Year: 2023 Source: Crisis. (2023). 44(3), 216–223. SIEC No: 20231356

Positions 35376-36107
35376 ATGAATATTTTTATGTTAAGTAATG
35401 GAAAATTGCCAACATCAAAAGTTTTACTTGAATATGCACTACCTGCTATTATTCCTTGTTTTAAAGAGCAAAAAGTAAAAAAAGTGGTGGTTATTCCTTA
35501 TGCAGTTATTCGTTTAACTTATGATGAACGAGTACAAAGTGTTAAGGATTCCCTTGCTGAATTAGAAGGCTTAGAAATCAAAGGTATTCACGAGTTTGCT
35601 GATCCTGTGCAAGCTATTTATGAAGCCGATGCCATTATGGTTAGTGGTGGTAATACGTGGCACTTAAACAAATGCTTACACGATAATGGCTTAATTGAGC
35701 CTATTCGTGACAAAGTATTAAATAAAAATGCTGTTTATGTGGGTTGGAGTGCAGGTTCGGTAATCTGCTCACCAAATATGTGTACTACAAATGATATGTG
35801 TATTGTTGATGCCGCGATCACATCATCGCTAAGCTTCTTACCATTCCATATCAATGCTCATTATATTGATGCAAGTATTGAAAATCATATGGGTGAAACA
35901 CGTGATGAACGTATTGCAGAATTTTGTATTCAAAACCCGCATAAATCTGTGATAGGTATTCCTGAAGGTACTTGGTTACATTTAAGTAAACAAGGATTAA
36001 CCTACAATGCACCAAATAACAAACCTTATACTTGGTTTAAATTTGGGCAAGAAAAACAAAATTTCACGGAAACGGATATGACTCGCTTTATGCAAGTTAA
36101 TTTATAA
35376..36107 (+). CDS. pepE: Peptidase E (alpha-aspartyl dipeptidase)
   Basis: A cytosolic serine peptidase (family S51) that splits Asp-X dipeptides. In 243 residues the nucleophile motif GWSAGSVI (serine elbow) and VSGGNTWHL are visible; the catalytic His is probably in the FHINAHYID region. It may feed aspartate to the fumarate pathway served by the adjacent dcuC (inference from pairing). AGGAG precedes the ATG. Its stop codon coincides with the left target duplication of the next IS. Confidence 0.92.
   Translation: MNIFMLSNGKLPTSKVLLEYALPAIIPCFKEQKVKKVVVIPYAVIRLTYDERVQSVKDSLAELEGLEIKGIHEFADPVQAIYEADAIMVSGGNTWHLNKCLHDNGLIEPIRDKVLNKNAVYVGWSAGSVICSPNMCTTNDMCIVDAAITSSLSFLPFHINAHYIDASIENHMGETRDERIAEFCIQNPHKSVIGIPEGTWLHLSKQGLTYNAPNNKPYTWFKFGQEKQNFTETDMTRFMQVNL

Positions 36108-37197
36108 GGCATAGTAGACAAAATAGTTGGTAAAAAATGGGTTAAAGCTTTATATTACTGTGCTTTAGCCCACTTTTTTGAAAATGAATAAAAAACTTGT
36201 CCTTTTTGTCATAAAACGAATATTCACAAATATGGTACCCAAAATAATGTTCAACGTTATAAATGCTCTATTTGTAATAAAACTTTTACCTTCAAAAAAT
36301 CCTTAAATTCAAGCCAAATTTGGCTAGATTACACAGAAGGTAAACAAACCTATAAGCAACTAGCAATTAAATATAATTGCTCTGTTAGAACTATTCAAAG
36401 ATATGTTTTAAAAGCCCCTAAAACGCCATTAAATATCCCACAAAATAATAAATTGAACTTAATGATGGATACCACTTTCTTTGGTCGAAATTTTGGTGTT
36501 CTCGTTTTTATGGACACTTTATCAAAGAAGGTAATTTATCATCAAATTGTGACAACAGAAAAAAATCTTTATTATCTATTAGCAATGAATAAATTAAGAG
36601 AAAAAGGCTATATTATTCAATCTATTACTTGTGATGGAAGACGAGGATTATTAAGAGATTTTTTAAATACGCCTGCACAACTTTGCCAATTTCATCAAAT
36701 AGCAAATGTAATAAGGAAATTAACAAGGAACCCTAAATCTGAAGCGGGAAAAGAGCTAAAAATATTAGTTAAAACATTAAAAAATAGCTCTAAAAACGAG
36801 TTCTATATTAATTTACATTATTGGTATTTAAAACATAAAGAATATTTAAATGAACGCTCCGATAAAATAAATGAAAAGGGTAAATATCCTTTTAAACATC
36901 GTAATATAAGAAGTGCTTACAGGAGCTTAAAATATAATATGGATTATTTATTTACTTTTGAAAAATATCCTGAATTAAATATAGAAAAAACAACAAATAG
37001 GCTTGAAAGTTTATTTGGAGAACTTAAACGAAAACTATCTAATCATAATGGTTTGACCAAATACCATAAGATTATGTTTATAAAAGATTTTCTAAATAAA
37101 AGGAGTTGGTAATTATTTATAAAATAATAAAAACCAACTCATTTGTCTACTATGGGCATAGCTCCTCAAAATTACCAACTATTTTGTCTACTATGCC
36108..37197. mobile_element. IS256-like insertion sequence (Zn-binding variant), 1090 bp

Background: While some suicide prevention initiatives distribute locking devices for firearms and medication, little evidence exists to guide the selection of devices. Aims: This study aimed to describe safety standards for locking devices and compare parental acceptance rates for different types of devices. Method: As part of the larger SAFETY Study, behavioral health clinicians provided free locking devices to parents whose child was evaluated in the emergency department (ED) for a suicide-related or behavioral health-related problem. For logistical reasons, we changed the specific devices offered midstudy. Data on device use came from follow-up interviews with 226 parents. Results: Few effective standards exist for locking devices for home use; we could easily break into some. At follow-up, twice as many gun-owning parents were using ED-provided handgun lockboxes as cable locks (28% vs. 14%, p = .02). Overall, 55% of parents reported using an ED-provided medication lockbox, with more using the drawer-sized lockbox than the larger, steel toolbox (60% vs. 42%, p < .01). Limitations: Storage outcomes are from parents' self-report and from one state only. Conclusion: Parents appeared to prefer some devices over others. Our findings suggest the need for (a) effective safety standards, (b) affordable devices meeting these standards, and (c) further research on consumer preferences to ensure use.